Best of the Maldives: Cultural Group – Centara Ras Fushi

Centara Ras Fushi - Giraavaru woman

On Centara Ras Fushi’s island of Giraavaru, the local traditions date back to before the arrivals of the Maldivians themselves. Unlike nearly all resort islands which are developed from uninhabited islands, Ras Fushi’s island had been inhabited for centuries (in general, the bigger islands have more space and resources for habitation, while the smaller dots of land are more attractive to the isolation and tropical isle fantasy seeking tourists). Its ancient inhabitants, the Giraavaru people, maintained a distinct dialect and traditions (see table at bottom).

Their name may have presaged a challenge that all the Maldive islands would one day face with rising sea levels…

Giraavaru island was much bigger, housing magnificent buildings and temples in those days, as the surrounding lagoon still testifies. Changing weather patterns gradually eroded the bulk of the island, which was once the capital of a proud and civilized people…Giraa means ‘eroding’ in the Maldivian language. It was thought that the island was called ‘Giraavaru’ because it was gradually being eroded away into the sea. It is quite possible that the name proceeded the word. Indeed the word ‘giraa’ may have been coined as a result of the natural calamity that was claiming an important island.”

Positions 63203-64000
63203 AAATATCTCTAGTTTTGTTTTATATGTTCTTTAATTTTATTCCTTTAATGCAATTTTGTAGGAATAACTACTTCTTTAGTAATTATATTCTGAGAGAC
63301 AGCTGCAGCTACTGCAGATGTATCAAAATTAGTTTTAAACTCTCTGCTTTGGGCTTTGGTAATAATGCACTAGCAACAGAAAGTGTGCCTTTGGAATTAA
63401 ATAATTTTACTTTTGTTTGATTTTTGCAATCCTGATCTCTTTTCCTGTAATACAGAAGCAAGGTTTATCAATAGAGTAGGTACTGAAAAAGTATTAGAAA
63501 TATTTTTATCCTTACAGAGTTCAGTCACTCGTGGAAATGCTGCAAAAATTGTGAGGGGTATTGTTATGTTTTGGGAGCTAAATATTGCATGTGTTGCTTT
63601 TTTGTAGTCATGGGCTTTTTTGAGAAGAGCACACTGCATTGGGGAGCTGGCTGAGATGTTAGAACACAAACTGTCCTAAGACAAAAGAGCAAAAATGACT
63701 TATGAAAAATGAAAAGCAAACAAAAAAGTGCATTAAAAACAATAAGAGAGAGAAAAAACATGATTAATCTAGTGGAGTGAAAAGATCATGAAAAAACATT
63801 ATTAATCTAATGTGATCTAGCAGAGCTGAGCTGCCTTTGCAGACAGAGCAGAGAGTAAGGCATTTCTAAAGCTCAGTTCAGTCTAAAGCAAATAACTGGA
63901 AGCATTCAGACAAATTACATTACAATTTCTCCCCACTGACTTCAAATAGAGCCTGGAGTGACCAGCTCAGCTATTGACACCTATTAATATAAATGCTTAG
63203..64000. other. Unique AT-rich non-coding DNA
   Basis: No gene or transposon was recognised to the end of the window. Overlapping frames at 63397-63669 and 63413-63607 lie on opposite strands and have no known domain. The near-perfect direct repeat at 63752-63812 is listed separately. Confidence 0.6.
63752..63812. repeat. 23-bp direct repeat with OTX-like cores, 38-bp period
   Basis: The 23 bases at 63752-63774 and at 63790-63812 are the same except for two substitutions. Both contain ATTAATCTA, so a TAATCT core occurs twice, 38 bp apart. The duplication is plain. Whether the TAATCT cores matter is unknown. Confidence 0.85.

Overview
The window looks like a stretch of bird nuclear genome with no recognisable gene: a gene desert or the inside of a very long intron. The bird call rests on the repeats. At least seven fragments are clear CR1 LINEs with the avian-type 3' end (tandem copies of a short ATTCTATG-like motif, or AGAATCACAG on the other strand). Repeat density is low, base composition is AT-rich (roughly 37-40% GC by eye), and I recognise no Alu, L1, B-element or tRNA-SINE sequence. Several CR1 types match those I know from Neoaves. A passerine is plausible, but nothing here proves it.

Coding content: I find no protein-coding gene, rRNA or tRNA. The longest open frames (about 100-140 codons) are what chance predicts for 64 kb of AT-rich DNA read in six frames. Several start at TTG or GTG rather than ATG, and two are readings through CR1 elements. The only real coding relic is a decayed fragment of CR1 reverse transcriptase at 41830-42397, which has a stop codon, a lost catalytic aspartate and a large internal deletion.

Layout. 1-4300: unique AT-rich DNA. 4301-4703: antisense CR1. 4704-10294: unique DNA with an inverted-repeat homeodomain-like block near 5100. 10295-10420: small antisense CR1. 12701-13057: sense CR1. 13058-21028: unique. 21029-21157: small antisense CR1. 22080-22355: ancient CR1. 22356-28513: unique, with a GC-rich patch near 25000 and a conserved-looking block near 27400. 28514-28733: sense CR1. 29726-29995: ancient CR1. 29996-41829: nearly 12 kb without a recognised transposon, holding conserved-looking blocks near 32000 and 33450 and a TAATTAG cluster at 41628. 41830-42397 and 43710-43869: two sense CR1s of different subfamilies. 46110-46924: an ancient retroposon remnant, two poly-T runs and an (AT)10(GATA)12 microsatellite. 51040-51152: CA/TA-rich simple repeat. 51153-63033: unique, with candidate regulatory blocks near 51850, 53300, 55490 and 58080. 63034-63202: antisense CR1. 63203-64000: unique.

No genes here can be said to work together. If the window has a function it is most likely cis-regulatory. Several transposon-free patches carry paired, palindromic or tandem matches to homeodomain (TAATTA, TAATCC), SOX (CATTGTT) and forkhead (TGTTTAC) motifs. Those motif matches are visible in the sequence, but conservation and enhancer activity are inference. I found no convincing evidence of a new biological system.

In the end, it was not the erosion by the sea but by civilization that led to Giraavaru’s end as a distinct entity. Their proximity to the metropolis of Male meant that the population emigrated leaving only a small number of families to few to sustain the island.

Centara Ras Fushi has published an overview of their history here.




Original settlers of Maldives

Came later in 11th century



Liberally permitted under Islam


Tied in a bun on left-side

Ties in a bun on right side



Not worn


Headed by women

Headed by men


Same addressing to all

Different addressing to superiors

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